Home prices in Denver, Dallas at all-time highs

A 'For Sale' sign is posted in front of a house in Hollywood, Fla.

The closely-watched Standard & Poor's/Case-Shiller index of home prices in 20 large U.S. cities is up for another month. In fact, for all the 20 cities, prices have ticked up 12.2 percent year-over-year (the figures are for May).

Even more surprisingly, home prices in Denver and Dallas are at new all-time highs for those cities -- that is, they've surpassed prices at the peak of the housing bubble. That's only true in those two cities -- for the whole index prices have reached 2004 levels. Denver and Dallas didn't have the same meteoric price rise as places like Southern Florida, Arizona and Nevada, and they didn't crash as hard when the bubble burst, either.

Several Sunbelt and Western cities are up 20 percent or more in the May Case-Shiller report, including prices in San Francisco, Atlanta, Las Vegas and Phoenix.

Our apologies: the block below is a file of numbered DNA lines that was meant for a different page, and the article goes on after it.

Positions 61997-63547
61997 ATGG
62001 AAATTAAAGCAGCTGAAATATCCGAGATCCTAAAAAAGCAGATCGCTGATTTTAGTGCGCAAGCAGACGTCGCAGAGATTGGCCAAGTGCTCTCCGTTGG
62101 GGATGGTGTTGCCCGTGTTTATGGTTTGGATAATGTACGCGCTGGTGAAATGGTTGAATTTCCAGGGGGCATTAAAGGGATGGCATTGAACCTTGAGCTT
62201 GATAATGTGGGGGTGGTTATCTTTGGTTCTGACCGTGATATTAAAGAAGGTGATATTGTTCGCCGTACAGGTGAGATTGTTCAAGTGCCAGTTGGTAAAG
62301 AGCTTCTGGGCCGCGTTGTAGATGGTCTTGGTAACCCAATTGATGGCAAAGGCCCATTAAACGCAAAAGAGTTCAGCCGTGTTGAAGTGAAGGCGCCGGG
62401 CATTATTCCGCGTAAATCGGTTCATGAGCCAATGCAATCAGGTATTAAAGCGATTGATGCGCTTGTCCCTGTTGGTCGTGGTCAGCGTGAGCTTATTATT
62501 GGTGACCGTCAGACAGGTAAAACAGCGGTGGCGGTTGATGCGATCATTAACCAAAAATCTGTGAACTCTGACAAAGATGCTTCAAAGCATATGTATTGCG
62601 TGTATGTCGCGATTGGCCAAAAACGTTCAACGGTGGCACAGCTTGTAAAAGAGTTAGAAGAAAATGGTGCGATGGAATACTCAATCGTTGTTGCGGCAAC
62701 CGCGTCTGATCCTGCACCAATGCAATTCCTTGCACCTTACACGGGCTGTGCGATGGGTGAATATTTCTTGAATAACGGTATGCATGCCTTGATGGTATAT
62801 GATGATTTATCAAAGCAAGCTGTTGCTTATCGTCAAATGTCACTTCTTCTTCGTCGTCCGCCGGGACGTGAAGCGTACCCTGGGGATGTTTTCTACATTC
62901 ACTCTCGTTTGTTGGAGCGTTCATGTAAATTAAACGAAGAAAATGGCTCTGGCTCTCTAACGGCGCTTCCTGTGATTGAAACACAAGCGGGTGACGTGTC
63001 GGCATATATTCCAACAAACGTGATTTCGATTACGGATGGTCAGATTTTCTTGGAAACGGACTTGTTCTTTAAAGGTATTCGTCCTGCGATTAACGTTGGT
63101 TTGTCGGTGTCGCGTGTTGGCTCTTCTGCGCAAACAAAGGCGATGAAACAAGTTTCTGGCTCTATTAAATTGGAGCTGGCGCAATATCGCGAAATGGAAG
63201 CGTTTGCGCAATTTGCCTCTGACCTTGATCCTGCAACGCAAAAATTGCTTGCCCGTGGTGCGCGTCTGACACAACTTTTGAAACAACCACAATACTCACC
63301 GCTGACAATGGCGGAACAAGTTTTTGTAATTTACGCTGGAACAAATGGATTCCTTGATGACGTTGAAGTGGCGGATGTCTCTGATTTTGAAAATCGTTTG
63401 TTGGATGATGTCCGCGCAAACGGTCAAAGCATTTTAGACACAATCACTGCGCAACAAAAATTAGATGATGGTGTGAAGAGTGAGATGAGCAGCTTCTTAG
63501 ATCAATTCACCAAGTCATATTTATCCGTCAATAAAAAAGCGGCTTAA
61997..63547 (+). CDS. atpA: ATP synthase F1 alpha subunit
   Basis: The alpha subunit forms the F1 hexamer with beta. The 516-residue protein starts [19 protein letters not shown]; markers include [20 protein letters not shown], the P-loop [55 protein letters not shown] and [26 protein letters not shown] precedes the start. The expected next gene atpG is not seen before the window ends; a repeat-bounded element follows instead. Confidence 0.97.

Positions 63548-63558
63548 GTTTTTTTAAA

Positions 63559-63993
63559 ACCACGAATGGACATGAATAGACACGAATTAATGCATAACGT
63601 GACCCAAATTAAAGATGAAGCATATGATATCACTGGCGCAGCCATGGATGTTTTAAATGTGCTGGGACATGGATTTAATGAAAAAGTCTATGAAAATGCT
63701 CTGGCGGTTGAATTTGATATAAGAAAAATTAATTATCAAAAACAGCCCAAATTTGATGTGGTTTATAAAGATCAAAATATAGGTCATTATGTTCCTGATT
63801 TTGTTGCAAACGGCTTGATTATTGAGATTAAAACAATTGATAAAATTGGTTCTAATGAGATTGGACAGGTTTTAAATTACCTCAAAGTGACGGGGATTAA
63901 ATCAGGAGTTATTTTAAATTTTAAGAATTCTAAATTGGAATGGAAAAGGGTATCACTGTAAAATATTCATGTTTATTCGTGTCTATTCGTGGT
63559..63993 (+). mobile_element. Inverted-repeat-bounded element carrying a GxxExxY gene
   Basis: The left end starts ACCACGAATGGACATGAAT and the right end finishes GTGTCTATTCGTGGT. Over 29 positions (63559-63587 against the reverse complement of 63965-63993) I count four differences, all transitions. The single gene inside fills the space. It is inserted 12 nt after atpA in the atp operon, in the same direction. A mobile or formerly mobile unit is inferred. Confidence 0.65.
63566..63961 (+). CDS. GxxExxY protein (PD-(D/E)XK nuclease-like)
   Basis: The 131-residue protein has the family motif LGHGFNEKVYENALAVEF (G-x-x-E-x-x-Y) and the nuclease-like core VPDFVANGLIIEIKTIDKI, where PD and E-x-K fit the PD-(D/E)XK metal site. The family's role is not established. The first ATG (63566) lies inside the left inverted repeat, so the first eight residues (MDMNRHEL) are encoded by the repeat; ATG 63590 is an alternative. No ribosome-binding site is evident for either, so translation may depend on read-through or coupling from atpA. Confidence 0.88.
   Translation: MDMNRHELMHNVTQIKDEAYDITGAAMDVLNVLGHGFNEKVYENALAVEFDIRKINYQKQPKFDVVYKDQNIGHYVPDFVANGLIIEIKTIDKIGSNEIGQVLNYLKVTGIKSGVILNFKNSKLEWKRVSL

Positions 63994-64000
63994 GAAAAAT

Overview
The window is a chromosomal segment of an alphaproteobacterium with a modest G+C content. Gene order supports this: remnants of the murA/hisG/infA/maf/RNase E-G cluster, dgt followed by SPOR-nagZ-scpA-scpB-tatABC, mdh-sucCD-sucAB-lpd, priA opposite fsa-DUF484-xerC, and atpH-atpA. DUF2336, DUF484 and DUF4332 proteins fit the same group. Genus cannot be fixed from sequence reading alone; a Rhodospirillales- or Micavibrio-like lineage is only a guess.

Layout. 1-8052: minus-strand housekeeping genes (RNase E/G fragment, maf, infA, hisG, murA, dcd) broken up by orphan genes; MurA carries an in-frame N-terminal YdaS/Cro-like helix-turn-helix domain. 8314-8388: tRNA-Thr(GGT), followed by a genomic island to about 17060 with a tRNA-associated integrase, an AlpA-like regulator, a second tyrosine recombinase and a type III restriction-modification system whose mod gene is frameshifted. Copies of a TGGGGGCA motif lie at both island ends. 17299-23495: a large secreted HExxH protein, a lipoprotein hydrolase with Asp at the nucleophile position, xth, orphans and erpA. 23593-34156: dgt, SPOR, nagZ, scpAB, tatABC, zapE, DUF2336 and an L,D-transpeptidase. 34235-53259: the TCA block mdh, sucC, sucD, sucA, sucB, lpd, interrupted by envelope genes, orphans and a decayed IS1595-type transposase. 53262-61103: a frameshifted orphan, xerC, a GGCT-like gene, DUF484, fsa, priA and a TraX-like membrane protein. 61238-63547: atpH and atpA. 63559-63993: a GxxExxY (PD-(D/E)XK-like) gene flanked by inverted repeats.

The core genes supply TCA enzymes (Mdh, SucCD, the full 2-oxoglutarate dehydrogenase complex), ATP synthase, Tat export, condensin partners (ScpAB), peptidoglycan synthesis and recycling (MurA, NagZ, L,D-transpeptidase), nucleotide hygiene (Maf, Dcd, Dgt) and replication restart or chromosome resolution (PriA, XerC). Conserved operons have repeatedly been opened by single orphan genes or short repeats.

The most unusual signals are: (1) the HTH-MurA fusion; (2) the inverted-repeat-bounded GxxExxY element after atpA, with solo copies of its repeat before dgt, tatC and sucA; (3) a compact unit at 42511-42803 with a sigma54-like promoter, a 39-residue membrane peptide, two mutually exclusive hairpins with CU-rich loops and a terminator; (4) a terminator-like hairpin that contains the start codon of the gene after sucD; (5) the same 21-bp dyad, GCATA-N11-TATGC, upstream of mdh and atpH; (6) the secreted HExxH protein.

Economist David Blitzer, at S&P, says this level of increase isn’t sustainable long-term. He says the graph of home prices we're seeing now looks a lot like the steepness in the years right before the bubble burst from the early to mid-2000s. But Blitzer says as long as mortgages aren't underwritten carelessly, going to anyone who can ‘say hello,’ we’re not at risk of a bubble-bust cycle like we've just been through.

Also, Sunbelt cities may be roaring back because they faced a double whammy in the recession. Not only did home prices fall hard, but real estate and homebuilding were major growth engines of the local economy. That wasn't the case in the Upper Midwest or New England, for instance.

We also got the U.S. Census Bureau's report onU.S. homeownership for Q2 2013. The overall rate is down from a peak of 69 percent in 2004, to 65 percent now. Capital Economics predicts the rate will fall by next year to 64 percent. This is close to historic trend (the rate averaged 64 percent from1965-1995), so maybe we shouldn’t lament the decline, too much — after all, some of the poorer, worse-qualified borrowers who got mortgages in the 2000s to push the homeownership rate up, probably should never have owned homes to begin with.

On the other hand, advocates for home ownership say it is one of the best and only ways for lower-income Americans, immigrants and minorities to build equity and wealth.

About the author

Mitchell Hartman is the senior reporter for Marketplace’s Entrepreneurship Desk and also covers employment.

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